Like its predecessor, this is a handset that will get you through two full days of light usage, and easily a full day of heavier usage.
In the usual PC Mark Work 3.0 battery test, the OnePlus Nord CE 3 Lite 5G scored 13 hours and 5 minutes. That’s exactly 1 hour 30 minutes longer than the Redmi Note 12 Pro, which is pretty good going.
Jon Mundy / Foundry
The big battery-related improvement this time around is in the charging department, where OnePlus has ramped things up from 33- to 67W. This was enough to get the phone from 0 to 42% in 15 minutes and on to 76% in 30 minutes using the bundled charger, which is impressive, especially when you consider that the likes of the Samsung Galaxy A54 are still lagging behind on 25W and don’t come with an adapter.
Only two Android updates
Software used to be a key strength of OnePlus phones, but it isn’t any longer. Having been assimilated by Oppo, the brand’s OxygenOS is now essentially a reskin of the parent brand’s ColorOS. It has none of the old OnePlus UI’s crisp, stylish appeal.
That’s not to say that OxygenOS 13.1 is a bad interface, as such. It’s just no longer up there with Google’s stock Android and Motorola’s lightweight UI for sheer clarity and cohesiveness, with charmless menus and clumsy notifications dragging the experience down.
It still doesn’t hit you with quite as much bloatware as Xiaomi’s MIUI, however, which is a rare win for the OnePlus Nord CE 3 Lite 5G over the Redmi Note 12 Pro.
Jon Mundy / Foundry
The main home screen has a tasteful Weather app and a Games management app, while the second home screen gives you Netflix and a dedicated OnePlus tools folder. There are a couple more preinstalled apps tucked away in the app tray (the relaxation-focused O Relax and Zen Space seem like particularly dubious inclusions), but they’re easily ignored.
One drawback compared to MIUI on the Redmi is that you’re only guaranteed to get two major Android updates and three years of security updates, rather than three and four respectively – or even more with Samsung.
Price & Availability
OnePlus will be selling the OnePlus Nord CE 3 Lite 5G for £299 directly from its store from April 20. It’s not officially available in the US.
There’s only one model to choose from, with 8GB of RAM and 128GB of internal storage, though you can choose from two colours. It’s also available from Amazon for the same price.
This is a £20 price bump from last year’s OnePlus Nord CE 2 Lite 5G, and it also puts the OnePlus uncomfortably close to the Redmi Note 12 Pro, which costs £339. As we’ve discussed above, this rival device bests the OnePlus Nord CE 3 Lite 5G in a number of key ways.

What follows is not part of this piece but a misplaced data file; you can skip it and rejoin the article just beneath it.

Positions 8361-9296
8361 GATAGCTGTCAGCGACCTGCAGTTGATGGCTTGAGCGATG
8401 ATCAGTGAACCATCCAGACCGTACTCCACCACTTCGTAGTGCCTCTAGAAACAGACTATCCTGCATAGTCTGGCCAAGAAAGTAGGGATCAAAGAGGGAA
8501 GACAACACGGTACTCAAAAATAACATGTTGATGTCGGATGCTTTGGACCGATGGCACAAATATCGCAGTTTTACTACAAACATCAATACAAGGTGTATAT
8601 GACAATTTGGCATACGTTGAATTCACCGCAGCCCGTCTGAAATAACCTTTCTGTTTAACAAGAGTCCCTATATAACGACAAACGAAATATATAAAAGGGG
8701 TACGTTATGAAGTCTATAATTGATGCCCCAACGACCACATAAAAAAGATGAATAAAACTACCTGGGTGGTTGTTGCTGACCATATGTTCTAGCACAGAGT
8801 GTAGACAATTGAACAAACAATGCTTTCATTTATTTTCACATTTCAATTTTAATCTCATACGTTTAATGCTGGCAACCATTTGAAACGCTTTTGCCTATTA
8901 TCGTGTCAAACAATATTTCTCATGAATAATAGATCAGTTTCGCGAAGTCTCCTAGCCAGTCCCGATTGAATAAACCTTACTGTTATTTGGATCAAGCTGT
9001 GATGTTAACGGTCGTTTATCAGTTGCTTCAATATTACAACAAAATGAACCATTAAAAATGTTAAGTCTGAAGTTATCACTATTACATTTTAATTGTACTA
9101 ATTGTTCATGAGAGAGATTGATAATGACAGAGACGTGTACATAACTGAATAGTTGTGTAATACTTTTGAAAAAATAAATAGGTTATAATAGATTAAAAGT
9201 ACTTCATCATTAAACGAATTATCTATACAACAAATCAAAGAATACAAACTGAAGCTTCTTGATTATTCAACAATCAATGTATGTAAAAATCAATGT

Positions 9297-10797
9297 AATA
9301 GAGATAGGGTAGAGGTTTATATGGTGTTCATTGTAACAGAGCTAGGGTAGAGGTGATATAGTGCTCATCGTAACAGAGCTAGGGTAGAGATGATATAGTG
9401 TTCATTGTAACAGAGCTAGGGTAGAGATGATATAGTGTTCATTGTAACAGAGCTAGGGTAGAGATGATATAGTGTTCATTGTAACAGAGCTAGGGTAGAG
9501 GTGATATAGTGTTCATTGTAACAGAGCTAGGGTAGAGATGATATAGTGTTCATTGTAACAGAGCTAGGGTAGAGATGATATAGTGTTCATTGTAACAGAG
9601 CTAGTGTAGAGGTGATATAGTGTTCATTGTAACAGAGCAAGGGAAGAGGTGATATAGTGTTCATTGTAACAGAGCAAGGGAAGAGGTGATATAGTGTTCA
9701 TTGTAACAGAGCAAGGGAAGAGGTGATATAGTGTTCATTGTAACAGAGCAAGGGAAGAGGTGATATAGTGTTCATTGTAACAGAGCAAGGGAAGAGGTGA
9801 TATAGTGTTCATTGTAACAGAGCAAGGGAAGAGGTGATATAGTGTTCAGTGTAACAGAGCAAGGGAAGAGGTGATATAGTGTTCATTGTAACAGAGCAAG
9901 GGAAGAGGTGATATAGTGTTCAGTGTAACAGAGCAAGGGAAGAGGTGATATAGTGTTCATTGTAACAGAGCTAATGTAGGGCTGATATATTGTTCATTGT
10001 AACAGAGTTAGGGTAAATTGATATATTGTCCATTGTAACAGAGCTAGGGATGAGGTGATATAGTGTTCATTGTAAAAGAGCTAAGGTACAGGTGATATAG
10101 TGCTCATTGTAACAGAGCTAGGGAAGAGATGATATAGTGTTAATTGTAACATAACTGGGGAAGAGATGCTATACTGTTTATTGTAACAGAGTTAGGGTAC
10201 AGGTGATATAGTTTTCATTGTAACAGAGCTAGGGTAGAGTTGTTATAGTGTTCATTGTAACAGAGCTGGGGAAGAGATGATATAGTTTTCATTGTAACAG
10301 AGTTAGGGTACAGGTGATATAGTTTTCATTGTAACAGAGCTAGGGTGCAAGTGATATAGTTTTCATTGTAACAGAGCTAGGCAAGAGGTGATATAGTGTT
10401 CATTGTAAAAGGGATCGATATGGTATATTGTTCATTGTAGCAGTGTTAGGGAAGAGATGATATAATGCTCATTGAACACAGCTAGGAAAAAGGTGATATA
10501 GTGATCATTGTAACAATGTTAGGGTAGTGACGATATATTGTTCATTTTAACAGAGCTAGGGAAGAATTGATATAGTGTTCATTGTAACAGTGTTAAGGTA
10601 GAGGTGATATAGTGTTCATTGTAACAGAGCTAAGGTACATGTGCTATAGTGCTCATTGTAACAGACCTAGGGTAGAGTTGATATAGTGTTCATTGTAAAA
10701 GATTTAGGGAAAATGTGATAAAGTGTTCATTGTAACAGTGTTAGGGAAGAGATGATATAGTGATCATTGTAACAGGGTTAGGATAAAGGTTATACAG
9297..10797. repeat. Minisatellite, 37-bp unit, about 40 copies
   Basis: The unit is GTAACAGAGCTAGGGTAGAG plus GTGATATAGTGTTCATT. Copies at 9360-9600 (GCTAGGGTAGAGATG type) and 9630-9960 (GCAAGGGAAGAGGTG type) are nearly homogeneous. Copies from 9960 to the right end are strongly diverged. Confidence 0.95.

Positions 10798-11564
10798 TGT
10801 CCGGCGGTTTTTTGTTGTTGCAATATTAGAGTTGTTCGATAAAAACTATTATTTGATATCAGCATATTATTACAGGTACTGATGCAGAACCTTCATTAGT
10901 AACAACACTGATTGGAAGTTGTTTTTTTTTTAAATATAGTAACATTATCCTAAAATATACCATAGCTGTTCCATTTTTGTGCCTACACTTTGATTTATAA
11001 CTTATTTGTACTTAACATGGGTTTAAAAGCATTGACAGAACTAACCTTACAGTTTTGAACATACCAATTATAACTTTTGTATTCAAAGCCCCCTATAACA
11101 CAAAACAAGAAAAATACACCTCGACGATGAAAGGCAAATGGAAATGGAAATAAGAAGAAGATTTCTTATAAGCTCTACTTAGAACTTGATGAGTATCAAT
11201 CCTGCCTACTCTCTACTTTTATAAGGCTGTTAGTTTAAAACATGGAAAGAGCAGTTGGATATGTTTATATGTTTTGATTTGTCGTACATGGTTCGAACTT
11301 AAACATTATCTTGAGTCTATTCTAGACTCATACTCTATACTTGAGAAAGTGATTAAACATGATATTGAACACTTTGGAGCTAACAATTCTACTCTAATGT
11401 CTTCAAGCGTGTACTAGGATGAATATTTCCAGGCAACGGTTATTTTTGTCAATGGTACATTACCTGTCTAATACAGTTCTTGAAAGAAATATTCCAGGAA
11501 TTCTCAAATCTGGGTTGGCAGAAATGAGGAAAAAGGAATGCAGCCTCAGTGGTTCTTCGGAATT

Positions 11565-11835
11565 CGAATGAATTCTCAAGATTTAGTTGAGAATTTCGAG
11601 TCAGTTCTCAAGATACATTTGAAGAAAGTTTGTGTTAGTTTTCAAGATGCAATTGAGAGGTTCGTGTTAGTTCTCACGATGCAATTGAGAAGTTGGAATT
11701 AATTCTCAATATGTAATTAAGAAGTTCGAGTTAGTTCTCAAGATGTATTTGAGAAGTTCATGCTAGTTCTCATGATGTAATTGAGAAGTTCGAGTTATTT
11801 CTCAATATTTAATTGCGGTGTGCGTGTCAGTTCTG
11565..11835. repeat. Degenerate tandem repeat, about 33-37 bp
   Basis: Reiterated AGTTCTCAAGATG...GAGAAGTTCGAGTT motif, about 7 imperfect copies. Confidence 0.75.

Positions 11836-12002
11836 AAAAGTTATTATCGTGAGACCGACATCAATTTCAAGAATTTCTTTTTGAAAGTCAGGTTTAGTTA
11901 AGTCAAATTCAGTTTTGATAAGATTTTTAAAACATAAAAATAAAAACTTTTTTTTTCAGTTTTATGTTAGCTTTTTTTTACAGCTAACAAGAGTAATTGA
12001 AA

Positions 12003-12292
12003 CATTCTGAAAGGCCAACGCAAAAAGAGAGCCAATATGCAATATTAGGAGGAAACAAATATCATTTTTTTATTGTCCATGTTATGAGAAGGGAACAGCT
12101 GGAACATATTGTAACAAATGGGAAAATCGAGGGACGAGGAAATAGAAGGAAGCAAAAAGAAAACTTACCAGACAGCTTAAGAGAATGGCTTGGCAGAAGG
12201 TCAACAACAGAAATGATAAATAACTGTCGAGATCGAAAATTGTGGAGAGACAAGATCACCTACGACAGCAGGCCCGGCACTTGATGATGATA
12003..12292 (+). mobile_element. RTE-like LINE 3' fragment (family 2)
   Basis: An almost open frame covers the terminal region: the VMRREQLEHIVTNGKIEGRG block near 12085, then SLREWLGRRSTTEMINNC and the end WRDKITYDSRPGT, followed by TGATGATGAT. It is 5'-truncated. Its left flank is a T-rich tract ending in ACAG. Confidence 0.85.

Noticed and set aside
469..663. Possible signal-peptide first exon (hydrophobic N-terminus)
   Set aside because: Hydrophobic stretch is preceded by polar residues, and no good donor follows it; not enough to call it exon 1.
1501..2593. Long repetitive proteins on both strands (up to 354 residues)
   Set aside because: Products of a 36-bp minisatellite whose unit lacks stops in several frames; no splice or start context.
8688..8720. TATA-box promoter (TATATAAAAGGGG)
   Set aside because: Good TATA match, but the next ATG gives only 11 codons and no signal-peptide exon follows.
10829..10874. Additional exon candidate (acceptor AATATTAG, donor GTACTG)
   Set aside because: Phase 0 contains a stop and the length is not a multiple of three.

Whether a superior display and camera, slightly faster performance, and the provision of IP53 water resistance is worth an extra £40 outlay is something you’ll need to decide for yourself. For my money, it is.
It’s also worth keeping in mind that there’s presumably a OnePlus Nord CE 3 around the corner. With last year’s equivalent models, there wasn’t a sufficient price gap between the two, so it might be worth holding off to see what OnePlus has up its sleeve.
You might, if your budget stretches, consider the Samsung Galaxy A54 or Google Pixel 6a, both of which feature in our best mid-range phones chart.
Jon Mundy / Foundry
OnePlus has turned out yet another competent lower-mid-range phone in the OnePlus Nord CE 3 Lite 5G but is competent enough?
The new 108Mp camera is an improvement over what’s gone before, though it’s far from the best in its class – especially when the light drops. Meanwhile, the continued use of an LCD panel rather than an AMOLED feels like an oversight that’s growing harder to ignore.
There’s a question of value for money here, with the Nord CE 3 Lite 5G coming in £20 more expensive than last year’s model. That might be justifiable with its faster charging and larger display, but rival handsets cast it in a less favourable light.
Spending just a little more gets you the superior Redmi Note 12 Pro, while spending a little less gives you the Poco X5 with its AMOLED display.
Throw in stagnant performance and OnePlus software that no longer stands apart from the pack, and you have a phone that struggles to differentiate itself in a competitive field.